Disputes over entitlement to a co-broke commission happen in our industry. Article 17 of the Code of Ethics requires REALTORS® to arbitrate contractual disputes arising out of real estate transactions.
Once you file for arbitration, the first step in the process is a review of your request by a Grievance Review Panel. This panel will not decide if your claim should go forward to an arbitration hearing based on how strong a case they believe you have, or don’t have; that is ultimately the job of the Arbitration Hearing Panel after a review of all the evidence. The Grievance Review Panel will determine whether a claim falls within the rules for an arbitrable issue, promulgated by the National Association of REALTORS®.
In preparing a request for arbitration, you have the right to include all evidence and information you believe is relevant to support your claim. However, make sure your submittal explains why you believe you “made the sale happen.” It is not recommended that you base a claim on perceived predeterminants such as you had a buyer agency agreement with the buyers, and therefore believe you should get paid. Buyer agency agreement is not determinant of procuring cause. The offer of compensation, usually through MLS, is the contract for which the listing broker pays MLS participants, based on procuring cause.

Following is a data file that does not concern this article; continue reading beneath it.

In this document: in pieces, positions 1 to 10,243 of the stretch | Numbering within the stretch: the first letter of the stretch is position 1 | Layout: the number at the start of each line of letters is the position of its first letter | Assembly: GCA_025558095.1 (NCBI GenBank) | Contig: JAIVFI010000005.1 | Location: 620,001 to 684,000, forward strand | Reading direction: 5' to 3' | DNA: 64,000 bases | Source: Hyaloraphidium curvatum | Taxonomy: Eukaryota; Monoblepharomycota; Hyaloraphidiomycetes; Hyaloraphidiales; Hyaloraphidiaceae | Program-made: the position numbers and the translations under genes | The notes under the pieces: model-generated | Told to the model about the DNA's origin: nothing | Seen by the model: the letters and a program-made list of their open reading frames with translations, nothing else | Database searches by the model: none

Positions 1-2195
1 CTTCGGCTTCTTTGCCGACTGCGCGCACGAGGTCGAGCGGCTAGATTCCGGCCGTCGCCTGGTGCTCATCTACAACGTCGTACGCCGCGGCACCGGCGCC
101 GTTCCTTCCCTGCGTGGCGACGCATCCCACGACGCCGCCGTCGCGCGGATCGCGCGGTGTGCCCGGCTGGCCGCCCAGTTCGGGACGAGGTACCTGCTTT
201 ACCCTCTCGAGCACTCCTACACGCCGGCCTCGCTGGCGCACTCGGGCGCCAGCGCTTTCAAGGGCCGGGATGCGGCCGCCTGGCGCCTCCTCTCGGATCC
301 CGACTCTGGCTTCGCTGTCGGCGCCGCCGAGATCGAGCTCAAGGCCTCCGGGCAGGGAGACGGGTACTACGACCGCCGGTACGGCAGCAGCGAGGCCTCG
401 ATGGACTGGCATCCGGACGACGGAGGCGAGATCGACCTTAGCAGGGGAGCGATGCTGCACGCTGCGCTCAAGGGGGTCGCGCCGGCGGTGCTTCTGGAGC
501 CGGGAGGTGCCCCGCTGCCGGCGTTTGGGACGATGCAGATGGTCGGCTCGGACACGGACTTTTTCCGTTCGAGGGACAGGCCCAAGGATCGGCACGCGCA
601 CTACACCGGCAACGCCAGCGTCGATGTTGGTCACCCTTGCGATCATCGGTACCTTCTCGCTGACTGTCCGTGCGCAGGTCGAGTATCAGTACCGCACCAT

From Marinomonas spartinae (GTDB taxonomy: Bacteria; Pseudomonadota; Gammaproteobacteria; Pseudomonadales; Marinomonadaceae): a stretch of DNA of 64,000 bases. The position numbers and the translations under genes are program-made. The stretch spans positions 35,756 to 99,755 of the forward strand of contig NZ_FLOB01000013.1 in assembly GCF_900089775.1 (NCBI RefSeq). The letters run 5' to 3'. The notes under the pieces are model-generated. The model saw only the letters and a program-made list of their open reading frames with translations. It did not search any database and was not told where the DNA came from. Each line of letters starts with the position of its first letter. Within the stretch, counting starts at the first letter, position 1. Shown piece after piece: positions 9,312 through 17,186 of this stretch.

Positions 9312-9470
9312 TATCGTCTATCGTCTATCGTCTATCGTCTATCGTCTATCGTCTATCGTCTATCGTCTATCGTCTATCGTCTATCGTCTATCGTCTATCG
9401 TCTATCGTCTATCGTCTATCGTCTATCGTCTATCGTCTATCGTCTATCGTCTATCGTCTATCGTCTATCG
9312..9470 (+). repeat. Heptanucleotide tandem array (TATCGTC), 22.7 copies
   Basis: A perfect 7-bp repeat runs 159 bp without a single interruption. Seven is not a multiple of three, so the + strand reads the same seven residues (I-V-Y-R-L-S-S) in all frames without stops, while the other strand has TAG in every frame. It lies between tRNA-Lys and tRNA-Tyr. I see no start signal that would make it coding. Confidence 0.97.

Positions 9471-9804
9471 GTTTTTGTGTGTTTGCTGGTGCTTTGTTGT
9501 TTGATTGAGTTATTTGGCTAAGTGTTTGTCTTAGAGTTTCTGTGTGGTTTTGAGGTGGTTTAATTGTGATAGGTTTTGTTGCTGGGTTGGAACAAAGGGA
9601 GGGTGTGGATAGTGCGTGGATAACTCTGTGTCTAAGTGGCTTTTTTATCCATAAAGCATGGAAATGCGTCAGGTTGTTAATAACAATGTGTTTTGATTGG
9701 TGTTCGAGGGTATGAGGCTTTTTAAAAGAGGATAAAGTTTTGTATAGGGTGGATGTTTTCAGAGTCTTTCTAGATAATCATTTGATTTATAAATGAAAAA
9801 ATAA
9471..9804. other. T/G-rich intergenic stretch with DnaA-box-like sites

Another tip is not to base a claim solely on how many properties you had shown the buyers. You may have shown the buyers 20 properties. However, if you didn’t sell them that 21st property, and you were not involved, you may not get paid. In other words, the contract (offer of compensation in the MLS made by the listing broker) is specific to the property. The listing broker may not care that you had shown buyers many other properties. The listing broker will determine if your efforts sold their listing.
For more information on procuring cause, please view the link below to NAR's Procuring Cause Guidelines, or contact me at the GMAR office (414/778-4929 or firstname.lastname@example.org).